Nevertheless, person-centered planning brings the team together to discuss the vision and dreams for the child. Hence, this step would ensure that all the people involved in teaching positive behavior support, setting a vision and dreams that would focus the children’s thoughts on success, and good behavior (Corrigan, 2014).

Further, to assess the functional behavior of the children would be another essential activity that I will not miss.  Assessment of the functional behavior of children can be done in various ways like: observation, where as a classroom teacher, I shall monitor the behavior of my learners, and correct them immediately when they blunder (Cipani & Schock, 2011).

A classroom teacher should foster collaboration among parents, teachers and other stakeholders in order to achieve positive behavior support.

All teachers should monitor the behavior of children and collaborate with the learners’ a classroom teacher in correcting and teaching children positive behavior.

Parents should also know that the ultimate responsibility of nurturing positive behavior among children lies in their hands since they are the ones who shall be spending most of their time with their children.


All in all, to have a successful classroom management it is important a teacher works closely with other stakeholders.  For instance, parents are likely to spend their limited time with their children, and whey staying together, they should take time to observe the behavior of their children and correct them whenever they go wrong. Therefore, my positive behavior support seeks to use collaborative relationship to help improve the behavior of children.  At school, a classroom teacher should be able to cooperate with other teachers to help improve children’s behavior.


Carter, M., Clayton, M., & Stephenson, J. (2006). Students with severe challenging behaviour in regular classrooms: prevalence and characteristics. Australian Journal of

Guidance & Counseling, 16, 189-209.

Cipani, E., & Schock, K. (2011). Chapter 1: Basic concepts and principles. Functional Behavioural Assessment, Diagnosis, and Treatment: A Complete System for Education and mental Health Settings.(2nd Edition). New York: Springer Publishing.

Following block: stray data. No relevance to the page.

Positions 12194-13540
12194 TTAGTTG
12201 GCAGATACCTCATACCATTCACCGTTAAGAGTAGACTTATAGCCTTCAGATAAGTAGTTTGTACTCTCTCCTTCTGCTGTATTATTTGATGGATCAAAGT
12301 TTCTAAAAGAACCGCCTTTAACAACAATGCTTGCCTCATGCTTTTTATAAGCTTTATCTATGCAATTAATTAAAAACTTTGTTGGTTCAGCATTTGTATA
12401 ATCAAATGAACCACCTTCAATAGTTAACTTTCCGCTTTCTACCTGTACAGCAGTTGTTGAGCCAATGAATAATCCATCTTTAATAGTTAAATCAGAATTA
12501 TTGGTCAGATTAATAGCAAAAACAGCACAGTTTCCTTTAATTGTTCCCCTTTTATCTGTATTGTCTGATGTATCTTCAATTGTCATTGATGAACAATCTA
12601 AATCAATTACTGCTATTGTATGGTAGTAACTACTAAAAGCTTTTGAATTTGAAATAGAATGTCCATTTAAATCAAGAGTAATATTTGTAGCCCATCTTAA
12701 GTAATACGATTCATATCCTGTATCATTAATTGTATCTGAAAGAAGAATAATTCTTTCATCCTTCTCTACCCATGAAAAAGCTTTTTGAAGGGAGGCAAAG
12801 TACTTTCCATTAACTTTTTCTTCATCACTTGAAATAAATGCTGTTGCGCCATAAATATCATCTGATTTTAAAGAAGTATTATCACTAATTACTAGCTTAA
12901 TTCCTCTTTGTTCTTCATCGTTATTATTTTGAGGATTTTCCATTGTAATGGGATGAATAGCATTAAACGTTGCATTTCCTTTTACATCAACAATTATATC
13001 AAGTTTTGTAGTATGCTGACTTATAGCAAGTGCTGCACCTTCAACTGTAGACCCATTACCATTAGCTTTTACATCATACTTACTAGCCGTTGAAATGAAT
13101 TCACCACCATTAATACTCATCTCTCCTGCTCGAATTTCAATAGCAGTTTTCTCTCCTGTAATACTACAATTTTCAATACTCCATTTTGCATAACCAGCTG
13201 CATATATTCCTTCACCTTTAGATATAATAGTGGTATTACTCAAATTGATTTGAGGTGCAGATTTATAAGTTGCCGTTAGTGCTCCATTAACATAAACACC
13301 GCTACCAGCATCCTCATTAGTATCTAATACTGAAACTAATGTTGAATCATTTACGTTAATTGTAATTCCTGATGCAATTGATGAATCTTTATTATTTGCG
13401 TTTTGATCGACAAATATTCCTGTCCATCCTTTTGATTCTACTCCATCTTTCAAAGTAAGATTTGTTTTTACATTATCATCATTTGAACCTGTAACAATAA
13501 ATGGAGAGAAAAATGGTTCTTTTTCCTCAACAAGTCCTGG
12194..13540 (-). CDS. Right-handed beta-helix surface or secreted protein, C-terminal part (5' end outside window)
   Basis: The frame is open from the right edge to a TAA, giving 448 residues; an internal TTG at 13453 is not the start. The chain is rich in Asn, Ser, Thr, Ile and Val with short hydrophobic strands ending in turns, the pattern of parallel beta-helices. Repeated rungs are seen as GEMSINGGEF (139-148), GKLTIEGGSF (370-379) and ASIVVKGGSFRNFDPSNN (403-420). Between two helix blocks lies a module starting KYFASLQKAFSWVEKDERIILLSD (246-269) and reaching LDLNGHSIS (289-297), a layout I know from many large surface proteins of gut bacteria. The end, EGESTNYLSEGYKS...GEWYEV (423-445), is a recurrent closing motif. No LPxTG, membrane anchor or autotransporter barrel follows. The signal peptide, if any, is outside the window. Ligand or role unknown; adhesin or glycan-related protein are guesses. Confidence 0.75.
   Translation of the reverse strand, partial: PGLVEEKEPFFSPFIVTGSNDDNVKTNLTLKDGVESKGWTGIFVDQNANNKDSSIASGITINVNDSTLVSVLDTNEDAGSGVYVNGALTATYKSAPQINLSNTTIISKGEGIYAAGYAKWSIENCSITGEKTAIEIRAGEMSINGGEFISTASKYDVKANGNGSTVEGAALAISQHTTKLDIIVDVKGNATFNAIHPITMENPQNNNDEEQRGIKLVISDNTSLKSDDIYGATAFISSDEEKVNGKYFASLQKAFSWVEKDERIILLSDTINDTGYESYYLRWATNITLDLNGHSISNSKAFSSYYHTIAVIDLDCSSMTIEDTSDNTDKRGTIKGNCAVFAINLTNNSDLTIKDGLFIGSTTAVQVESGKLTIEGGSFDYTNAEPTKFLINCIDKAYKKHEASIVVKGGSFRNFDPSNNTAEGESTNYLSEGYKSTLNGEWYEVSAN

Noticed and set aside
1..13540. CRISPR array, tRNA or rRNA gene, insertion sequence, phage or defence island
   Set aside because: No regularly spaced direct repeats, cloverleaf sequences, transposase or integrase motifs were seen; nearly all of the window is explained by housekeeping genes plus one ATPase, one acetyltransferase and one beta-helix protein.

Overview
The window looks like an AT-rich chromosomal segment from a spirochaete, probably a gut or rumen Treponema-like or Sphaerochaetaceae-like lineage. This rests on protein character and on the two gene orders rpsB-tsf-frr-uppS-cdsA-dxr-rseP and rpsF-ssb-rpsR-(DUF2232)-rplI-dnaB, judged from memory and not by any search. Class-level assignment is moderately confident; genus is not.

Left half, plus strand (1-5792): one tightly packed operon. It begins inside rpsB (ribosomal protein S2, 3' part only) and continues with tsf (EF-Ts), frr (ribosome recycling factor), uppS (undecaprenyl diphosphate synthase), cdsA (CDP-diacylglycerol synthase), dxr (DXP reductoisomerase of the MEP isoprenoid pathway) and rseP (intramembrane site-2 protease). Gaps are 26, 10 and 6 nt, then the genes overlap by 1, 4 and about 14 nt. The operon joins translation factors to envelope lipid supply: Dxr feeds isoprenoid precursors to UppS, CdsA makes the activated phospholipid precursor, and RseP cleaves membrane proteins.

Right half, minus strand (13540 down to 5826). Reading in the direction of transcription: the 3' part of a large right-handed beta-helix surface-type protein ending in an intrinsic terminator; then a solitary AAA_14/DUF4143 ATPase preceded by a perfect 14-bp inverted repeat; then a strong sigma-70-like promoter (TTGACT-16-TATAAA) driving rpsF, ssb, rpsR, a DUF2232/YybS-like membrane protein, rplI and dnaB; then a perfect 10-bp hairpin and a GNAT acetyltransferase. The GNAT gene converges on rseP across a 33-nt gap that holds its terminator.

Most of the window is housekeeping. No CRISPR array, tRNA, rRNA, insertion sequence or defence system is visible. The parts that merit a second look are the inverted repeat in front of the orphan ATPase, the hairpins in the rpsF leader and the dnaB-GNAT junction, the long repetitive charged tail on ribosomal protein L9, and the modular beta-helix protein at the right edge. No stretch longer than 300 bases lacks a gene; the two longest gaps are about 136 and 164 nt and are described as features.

Corrigan, E. (2014) Person centred planning ‘in action’: exploring the use of person centred planning in supporting young people's transition and re-integration to mainstream education. British Journal of Special Education, 41, 268–288.

Crone, D., Hawken, L., & Horner, R. (2015). Chapter 4: Designing a behaviour support plan. Building Positive Behavior Support Systems in Schools, Second Edition. Guildford Press.

Gage, N., Sugai, G., Lewis, T., & Brzozowy, S. (2015). Academic achievement and school-wide positive behaviour supports. Journal of Disability Policy Studies, 25, 199-209.

Horner, R, Sugai, G and Others (2009) A Randmonized, Wait-list Controlled Effectiveness Trial Assessing School-Wide Positive Behaviour Support in

Elementary Schools. Journal of Positive Behaviour Interventations, 11, 133-144.

McAtee, M., Carr, E. G., & Schulte, C. (2004). A contextual assessment inventory for problem behaviour: Initial development.  Journal of Positive Behavior Interventions, 6, 148-165.

Nankervis, K. (2006). Planning for support. In I. Dempsey and K. Nankervis (Eds).

Community Disability Services: An Evidence-Based Approach. (pp 110-144). Sydney: UNSW Press.

Sugai, G., & Horner, R. (2002). The evolution of discipline practices: school-wide positive behaviour supports. Child & Family Behavior Therapy, 24, 23-50.

Sack, G., & Kern. L. (2008). A comparison of quality of life variables for students with emotional and behavioural disorder, and students without disabilities. Journal of Behavioral Education, 17, 111-127.

Taylor-Brown, M. (2012) ‘How did young people identified as presenting with social, emotional and behavioural difficulties experience a person-centred transition review

 meeting?’, Educational and Child Psychology, 29, 54–66.

United Nations (2006). Article 24. Convention on the rights of persons with disabilities (CRPD).